Uganda flag Uganda: Economic and Political Overview

The economic context of Uganda

Economic Indicators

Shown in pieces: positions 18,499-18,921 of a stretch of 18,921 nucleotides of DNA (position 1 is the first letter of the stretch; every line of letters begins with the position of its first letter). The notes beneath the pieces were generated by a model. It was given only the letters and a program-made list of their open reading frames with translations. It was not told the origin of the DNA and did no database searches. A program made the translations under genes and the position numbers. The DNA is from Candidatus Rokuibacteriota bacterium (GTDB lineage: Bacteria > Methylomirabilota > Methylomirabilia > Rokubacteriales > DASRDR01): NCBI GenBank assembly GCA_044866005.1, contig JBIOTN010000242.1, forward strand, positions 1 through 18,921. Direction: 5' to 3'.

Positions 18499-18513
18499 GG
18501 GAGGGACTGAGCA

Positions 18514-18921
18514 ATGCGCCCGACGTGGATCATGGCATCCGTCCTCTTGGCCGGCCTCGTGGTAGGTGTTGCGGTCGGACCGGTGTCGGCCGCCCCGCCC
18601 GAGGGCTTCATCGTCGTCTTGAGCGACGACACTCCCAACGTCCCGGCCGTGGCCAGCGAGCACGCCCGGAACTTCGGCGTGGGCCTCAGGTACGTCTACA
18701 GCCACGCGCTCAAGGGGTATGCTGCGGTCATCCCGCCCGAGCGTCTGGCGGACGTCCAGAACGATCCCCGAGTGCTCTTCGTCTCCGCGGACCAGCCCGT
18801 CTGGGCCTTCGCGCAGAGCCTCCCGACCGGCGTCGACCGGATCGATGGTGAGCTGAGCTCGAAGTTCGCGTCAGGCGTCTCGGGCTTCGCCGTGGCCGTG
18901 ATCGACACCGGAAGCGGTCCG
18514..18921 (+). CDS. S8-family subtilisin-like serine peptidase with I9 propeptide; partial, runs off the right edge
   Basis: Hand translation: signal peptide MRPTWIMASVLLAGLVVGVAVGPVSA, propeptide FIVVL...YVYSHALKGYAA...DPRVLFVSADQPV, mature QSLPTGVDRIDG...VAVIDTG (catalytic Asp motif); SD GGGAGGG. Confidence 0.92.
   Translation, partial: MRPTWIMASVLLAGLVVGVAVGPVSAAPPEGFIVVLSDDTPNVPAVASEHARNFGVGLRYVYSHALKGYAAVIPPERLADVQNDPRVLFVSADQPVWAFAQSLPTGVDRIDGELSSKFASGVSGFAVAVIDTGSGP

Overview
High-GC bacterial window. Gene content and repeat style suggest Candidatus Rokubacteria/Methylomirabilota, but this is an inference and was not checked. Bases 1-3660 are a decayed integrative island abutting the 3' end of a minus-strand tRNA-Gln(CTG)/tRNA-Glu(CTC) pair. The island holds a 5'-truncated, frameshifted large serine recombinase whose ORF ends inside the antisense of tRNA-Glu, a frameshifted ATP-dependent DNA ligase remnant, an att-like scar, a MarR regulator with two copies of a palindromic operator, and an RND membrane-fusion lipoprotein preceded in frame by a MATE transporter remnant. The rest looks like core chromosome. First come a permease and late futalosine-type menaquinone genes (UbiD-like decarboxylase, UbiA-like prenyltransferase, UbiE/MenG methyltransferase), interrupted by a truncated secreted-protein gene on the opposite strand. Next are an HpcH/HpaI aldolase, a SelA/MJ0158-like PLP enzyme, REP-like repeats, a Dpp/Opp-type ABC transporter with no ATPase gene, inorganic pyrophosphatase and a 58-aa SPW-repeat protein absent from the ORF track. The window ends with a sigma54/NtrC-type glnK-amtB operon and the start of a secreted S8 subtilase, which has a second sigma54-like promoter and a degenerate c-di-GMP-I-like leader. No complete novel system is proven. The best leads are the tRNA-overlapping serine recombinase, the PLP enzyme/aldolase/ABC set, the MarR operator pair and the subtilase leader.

Uganda is the third-largest economy in East Africa, after Kenya and Tanzania. The country has achieved astonishing economic performances in the last decades and, although slower, growth remains sustained. Between 1992 and 2010, the country experienced average economic growth of 8%, GDP per capita tripled and the poverty rate was cut in half. The Ugandan economy has shown resilience overcoming recent successive challenges, leading to a growth in GDP to 5.3% during FY23, compared to 4.7% in the preceding year (World Bank). Private consumption witnessed growth, but public investment was reduced due to limited fiscal space, and private investment retreated in response to a stringent monetary policy stance throughout the fiscal year. Uganda's economic growth is projected to surpass 6% annually in the medium term as the Bank of Uganda (BOU) implements monetary policy relaxation. Further growth will be driven by the resurgence of tourism, alongside government initiatives to diversify exports and promote agro-industrialization, as well as investments in supporting crude oil exports. However, significant downward risks persist due to disruptions in global financial conditions and increasingly erratic weather patterns.